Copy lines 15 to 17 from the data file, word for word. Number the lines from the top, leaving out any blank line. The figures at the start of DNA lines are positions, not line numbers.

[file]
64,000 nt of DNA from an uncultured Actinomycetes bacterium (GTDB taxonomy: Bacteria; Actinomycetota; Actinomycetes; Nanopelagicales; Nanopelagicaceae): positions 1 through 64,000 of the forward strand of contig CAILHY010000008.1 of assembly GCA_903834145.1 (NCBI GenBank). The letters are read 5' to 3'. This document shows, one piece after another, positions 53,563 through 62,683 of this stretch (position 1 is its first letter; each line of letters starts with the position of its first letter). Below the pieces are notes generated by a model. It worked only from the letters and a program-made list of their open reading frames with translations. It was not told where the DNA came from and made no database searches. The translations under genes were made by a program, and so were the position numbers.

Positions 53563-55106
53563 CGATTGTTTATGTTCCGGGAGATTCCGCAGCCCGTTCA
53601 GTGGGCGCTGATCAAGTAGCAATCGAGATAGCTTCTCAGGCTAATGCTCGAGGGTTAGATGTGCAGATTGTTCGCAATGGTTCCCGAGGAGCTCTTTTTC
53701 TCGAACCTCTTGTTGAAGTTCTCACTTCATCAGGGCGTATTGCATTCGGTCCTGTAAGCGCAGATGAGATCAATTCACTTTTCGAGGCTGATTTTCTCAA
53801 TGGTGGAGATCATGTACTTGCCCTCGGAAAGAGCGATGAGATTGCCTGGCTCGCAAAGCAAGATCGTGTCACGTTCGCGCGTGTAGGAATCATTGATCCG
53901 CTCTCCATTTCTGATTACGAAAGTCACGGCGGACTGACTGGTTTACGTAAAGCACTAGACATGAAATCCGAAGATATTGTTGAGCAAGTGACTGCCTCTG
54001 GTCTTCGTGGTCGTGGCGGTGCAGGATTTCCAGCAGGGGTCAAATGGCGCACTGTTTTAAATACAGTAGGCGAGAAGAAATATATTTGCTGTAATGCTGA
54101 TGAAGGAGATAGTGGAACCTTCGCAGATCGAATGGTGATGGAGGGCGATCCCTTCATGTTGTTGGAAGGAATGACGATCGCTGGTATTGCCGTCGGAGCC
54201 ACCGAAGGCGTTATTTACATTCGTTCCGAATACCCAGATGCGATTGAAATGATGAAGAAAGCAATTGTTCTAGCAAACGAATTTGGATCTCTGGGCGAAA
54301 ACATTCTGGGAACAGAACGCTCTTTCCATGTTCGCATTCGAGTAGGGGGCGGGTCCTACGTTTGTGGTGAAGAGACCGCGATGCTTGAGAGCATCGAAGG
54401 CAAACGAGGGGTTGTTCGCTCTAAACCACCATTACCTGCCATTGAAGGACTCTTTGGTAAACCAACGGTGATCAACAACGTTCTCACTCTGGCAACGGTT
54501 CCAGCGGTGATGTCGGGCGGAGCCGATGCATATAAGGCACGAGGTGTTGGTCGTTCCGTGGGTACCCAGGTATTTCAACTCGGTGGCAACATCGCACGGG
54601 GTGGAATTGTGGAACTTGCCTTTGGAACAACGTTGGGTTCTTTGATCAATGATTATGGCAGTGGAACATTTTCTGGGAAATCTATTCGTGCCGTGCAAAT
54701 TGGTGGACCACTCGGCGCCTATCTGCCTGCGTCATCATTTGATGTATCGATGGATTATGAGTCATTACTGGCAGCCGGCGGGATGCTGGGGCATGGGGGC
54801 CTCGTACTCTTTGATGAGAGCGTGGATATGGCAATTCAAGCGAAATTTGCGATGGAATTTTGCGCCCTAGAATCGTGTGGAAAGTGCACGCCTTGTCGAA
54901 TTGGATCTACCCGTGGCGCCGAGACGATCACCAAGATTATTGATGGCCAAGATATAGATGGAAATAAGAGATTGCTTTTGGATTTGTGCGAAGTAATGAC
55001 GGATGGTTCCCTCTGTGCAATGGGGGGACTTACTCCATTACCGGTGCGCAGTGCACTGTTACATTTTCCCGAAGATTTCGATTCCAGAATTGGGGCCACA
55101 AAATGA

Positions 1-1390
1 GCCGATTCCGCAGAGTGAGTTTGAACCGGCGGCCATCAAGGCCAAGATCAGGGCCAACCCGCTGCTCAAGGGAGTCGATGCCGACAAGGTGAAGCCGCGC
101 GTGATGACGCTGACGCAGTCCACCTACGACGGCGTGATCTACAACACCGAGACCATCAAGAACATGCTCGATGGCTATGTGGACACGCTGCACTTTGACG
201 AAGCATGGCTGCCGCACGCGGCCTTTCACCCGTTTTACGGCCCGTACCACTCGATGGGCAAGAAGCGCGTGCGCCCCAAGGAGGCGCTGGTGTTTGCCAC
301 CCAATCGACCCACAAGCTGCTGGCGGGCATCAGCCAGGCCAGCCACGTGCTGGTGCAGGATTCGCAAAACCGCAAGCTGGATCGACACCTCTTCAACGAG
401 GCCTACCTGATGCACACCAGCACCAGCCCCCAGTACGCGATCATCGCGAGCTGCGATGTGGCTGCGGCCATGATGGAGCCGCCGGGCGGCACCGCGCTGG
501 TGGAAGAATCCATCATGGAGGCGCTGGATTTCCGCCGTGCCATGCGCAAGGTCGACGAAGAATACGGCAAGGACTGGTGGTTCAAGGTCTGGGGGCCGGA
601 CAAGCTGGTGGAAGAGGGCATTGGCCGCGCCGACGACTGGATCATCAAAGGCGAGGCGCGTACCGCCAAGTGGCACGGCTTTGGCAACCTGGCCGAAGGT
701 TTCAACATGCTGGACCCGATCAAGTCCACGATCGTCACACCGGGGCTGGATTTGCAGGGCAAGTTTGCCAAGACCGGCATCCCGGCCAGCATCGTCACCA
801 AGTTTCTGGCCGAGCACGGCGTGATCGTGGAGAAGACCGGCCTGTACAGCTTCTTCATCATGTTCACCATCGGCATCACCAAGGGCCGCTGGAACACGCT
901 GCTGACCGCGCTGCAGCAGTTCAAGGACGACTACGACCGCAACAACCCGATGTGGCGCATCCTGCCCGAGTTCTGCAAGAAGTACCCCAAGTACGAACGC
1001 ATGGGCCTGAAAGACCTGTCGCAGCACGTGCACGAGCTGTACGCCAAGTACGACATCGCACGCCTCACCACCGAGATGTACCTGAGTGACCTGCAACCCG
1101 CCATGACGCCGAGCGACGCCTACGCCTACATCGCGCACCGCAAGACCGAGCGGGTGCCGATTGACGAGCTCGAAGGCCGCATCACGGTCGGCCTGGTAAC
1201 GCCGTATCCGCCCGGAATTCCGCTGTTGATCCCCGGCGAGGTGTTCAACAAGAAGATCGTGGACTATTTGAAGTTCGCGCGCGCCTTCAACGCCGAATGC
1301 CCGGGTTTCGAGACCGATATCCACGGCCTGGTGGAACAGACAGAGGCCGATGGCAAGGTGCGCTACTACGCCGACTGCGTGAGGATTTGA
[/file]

54701 TGGTGGACCACTCGGCGCCTATCTGCCTGCGTCATCATTTGATGTATCGATGGATTATGAGTCATTACTGGCAGCCGGCGGGATGCTGGGGCATGGGGGC
54801 CTCGTACTCTTTGATGAGAGCGTGGATATGGCAATTCAAGCGAAATTTGCGATGGAATTTTGCGCCCTAGAATCGTGTGGAAAGTGCACGCCTTGTCGAA
54901 TTGGATCTACCCGTGGCGCCGAGACGATCACCAAGATTATTGATGGCCAAGATATAGATGGAAATAAGAGATTGCTTTTGGATTTGTGCGAAGTAATGAC